Use this URL to cite or link to this record in EThOS: http://ethos.bl.uk/OrderDetails.do?uin=uk.bl.ethos.491714
Title: Biodegredation of aromatic compounds by extremely halophilic microorganisms
Author: Lee, Andrew Joseph
Awarding Body: Queen's University of Belfast
Current Institution: Queen's University Belfast
Date of Award: 2008
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Abstract:
Enrichment cultures, inoculated with a variety of samples from geographically and geologically distinct hypersaline environments, yielded a range of novel extremely halophilic microorganisms which could aerobically utilise several highly soluble aromatic compounds (benzoic acid, 4-hydroxybenzoic acid, 4-hydroxphenylacetic acid, phenylacetic acid and vanillic acid) as sole sources of carbon and energy for growth. 16S rRNA sequence data placed these isolates in the domain Archaea, with strains SALA1, SALD1 and SALD2 assigned to the genus Haloferax, strain SALF1 to the genus Halosarcilla, strains DSWB1 and SALF4 to the genus Halogeometriclllll, strains GSLC1 and MARl1 to the genus Haloarcllla and a final isolate, MARK1 assigned to the genus Haloterrigella. This is the first report of haloarchaea other than Haloferax and Haloarcula species degrading aromatic hydrocarbons. Growth on several of these aromatic compounds is unprecedented within the domain Archaea. Subsequent cell-free extract oxygen-uptake assays and inhibition studies using the phenylacetic acid and 4-hydroxyphenylacetic acid degrading strain Haloferax sp. SALD2 proved inconclusive, suggesting the possible existence of further, novel aerobic aromatic biodegradtion routes within the haloarchaea. However Halosarcina sp. SALF1, which could degrade 4-hydroxybenzoic acid, was found to possess gentisate 1,2-dioxygenase (gdo) genes which were homologous to the gdo sequences from the related strains, Haloferax sp. D1227, Haloarcllla sp. D1 and which were found to belong to a putative gdo gene family. Advantage was taken of recent developments in haloarchaeal cloning vectors and selectable markers to construct a non-replicative plasmid system that could be used for both random and targeted gene knockouts with members of the genus Haloferax. Clone libraries were successfully developed for Haloferax sp. D1227 with a view to investigating 3-hydroxybenzoic acid metabolism in this strain. However no transformants were obtained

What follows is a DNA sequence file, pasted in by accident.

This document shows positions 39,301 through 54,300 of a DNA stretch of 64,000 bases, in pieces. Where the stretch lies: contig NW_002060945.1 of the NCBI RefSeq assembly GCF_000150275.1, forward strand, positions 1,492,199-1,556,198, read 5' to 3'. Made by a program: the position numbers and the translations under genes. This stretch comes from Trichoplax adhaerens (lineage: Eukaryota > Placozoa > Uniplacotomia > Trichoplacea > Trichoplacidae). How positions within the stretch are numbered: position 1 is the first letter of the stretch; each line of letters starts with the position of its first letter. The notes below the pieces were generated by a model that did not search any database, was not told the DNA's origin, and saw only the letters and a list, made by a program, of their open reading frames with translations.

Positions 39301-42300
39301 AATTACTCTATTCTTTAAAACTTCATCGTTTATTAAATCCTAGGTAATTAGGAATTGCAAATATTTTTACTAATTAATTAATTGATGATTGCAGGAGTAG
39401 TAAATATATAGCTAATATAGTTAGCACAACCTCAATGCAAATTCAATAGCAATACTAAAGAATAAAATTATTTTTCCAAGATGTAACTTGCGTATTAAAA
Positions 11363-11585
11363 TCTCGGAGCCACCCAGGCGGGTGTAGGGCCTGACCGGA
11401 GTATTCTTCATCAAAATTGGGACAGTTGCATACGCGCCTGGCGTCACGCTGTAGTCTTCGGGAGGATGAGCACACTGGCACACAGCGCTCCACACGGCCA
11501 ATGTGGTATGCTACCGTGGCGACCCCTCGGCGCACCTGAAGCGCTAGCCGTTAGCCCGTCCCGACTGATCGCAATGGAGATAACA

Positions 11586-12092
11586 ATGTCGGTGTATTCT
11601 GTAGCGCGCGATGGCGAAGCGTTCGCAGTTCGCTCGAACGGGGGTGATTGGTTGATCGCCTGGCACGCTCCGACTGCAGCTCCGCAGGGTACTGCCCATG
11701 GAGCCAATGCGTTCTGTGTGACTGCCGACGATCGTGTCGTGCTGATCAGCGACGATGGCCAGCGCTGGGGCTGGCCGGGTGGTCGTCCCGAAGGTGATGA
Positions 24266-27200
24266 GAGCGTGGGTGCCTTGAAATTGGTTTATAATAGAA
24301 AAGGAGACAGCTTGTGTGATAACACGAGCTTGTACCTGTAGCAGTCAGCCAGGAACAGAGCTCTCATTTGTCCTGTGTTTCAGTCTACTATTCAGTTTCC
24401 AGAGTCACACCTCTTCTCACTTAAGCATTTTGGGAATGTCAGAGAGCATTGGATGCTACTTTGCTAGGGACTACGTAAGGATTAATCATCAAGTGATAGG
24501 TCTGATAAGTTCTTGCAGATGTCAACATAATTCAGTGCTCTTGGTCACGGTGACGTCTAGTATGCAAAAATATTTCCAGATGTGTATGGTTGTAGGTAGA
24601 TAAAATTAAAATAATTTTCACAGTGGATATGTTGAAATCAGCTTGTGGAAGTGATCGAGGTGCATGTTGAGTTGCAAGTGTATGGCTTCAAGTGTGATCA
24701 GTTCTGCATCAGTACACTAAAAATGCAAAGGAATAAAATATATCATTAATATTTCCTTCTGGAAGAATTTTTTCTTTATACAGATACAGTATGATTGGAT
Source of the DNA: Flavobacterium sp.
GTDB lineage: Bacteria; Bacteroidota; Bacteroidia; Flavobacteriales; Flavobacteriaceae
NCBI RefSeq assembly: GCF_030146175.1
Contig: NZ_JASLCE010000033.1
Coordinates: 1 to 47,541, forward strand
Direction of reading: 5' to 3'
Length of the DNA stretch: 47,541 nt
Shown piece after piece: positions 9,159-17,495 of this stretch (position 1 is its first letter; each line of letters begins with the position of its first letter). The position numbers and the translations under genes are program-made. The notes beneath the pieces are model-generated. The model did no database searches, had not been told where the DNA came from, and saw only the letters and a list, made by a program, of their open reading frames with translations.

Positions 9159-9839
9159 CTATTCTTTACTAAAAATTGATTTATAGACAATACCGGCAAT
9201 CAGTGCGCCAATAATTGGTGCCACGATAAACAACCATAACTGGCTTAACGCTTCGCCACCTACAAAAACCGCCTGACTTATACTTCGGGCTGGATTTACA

Supervisor: Not available Sponsor: Not available
Qualification Name: Thesis (Ph.D.) Qualification Level: Doctoral
EThOS ID: uk.bl.ethos.491714  DOI: Not available
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